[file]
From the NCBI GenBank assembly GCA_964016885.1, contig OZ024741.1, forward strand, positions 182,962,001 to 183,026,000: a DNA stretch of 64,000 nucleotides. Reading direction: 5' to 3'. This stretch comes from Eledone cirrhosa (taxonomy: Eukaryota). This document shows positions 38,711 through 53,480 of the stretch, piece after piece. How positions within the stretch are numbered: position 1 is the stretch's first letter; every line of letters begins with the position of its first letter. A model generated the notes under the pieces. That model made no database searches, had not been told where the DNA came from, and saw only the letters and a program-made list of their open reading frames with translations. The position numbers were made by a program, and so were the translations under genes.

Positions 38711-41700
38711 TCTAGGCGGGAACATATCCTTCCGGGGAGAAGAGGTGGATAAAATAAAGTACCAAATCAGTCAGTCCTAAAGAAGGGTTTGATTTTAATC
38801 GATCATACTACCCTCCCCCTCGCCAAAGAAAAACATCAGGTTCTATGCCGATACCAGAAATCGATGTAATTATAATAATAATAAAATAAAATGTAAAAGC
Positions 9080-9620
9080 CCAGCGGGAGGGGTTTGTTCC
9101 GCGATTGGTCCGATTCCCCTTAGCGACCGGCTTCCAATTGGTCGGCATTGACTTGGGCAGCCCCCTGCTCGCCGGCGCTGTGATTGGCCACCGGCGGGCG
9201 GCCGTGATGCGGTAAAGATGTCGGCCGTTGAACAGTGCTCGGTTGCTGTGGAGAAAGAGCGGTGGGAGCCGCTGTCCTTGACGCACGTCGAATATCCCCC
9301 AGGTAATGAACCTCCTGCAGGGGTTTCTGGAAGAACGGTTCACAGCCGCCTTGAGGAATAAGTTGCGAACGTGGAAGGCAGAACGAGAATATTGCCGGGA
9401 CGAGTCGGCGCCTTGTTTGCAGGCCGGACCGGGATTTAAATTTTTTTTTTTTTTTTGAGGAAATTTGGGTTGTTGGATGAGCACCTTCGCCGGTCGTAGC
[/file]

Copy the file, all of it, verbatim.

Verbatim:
From the NCBI GenBank assembly GCA_964016885.1, contig OZ024741.1, forward strand, positions 182,962,001 to 183,026,000: a DNA stretch of 64,000 nucleotides. Reading direction: 5' to 3'. This stretch comes from Eledone cirrhosa (taxonomy: Eukaryota). This document shows positions 38,711 through 53,480 of the stretch, piece after piece. How positions within the stretch are numbered: position 1 is the stretch's first letter; every line of letters begins with the position of its first letter. A model generated the notes under the pieces. That model made no database searches, had not been told where the DNA came from, and saw only the letters and a program-made list of their open reading frames with translations. The position numbers were made by a program, and so were the translations under genes.

Positions 38711-41700
38711 TCTAGGCGGGAACATATCCTTCCGGGGAGAAGAGGTGGATAAAATAAAGTACCAAATCAGTCAGTCCTAAAGAAGGGTTTGATTTTAATC
38801 GATCATACTACCCTCCCCCTCGCCAAAGAAAAACATCAGGTTCTATGCCGATACCAGAAATCGATGTAATTATAATAATAATAAAATAAAATGTAAAAGC
Positions 9080-9620
9080 CCAGCGGGAGGGGTTTGTTCC
9101 GCGATTGGTCCGATTCCCCTTAGCGACCGGCTTCCAATTGGTCGGCATTGACTTGGGCAGCCCCCTGCTCGCCGGCGCTGTGATTGGCCACCGGCGGGCG
9201 GCCGTGATGCGGTAAAGATGTCGGCCGTTGAACAGTGCTCGGTTGCTGTGGAGAAAGAGCGGTGGGAGCCGCTGTCCTTGACGCACGTCGAATATCCCCC
9301 AGGTAATGAACCTCCTGCAGGGGTTTCTGGAAGAACGGTTCACAGCCGCCTTGAGGAATAAGTTGCGAACGTGGAAGGCAGAACGAGAATATTGCCGGGA
9401 CGAGTCGGCGCCTTGTTTGCAGGCCGGACCGGGATTTAAATTTTTTTTTTTTTTTTGAGGAAATTTGGGTTGTTGGATGAGCACCTTCGCCGGTCGTAGC